EBP Implications for Nurses
Nurses are often required to develop an integrated approach to ensure the effectiveness of evidence-based practice. Their role is usually associated with achieving desirable outcomes for patients especially by working with other members of the healthcare facility (Stavor, Zedreck-Gonzalez, and Hoffmann, 2017; Bovino et al., 2017; Ruzafa-Martinez et al., 2016). This may include identifying a clinical problem through the application of existing or developed evidence to enhance practice. Also, nurses might be encouraged to develop multidisciplinary efforts to ensure the reduction of potential risks that might be presented. Through the implementation of these evidence-based guidelines, nurses can be able to increase compliance and improve the outcome of the results.
Table: Core Elements of Critical Appraisal
(Krainovich-Miller et al., 2009) (Fineout-Overholt, Melnyk, and Schultz, 2005).
Quality: strength and limitations presented within the applied methods and methodology. Validity: rigor of methods presented.
Quantity: the strength of the findings based on the number and size of the research. Findings: the main ideas obtained from the study.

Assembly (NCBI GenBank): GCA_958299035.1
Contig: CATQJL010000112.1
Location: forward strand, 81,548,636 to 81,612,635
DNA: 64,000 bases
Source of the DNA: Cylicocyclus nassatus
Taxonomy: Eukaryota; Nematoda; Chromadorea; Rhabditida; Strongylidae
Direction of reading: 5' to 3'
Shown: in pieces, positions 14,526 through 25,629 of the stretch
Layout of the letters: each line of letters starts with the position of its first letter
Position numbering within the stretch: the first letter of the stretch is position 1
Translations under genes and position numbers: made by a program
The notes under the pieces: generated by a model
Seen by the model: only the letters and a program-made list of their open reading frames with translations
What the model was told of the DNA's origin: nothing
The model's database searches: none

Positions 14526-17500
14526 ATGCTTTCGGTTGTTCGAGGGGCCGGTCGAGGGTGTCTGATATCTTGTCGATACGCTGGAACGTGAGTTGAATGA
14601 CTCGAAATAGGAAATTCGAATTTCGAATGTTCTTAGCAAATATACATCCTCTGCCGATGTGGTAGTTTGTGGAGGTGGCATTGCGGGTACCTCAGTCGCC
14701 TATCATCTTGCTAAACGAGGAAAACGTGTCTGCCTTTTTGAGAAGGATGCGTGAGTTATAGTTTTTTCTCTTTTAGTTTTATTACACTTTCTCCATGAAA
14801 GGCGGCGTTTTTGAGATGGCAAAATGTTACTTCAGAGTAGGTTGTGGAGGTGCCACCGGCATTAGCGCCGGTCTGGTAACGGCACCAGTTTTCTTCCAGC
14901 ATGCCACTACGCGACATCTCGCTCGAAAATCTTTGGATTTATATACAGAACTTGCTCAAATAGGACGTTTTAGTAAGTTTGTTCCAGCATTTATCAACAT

Consistency: comparing the findings and study design with similar/opposing measures. Applicability: the importance of the results both on a local and international basis.
The Importance of Evidence-Based Practice
High-quality patient care can be obtained through effective evidence-based practice. In most cases, the process may involve gathering efficient research and knowledge regarding questions that may arise from a clinical perspective (Melnyk and Fineout-Overholt, 2011; Titler et al., 2001). For instance, formulating a critical strategy can be considered as appropriate especially when involved in such a practice. In turn, this will ensure that the care delivered is up-to-date and is based upon the recent research evidence.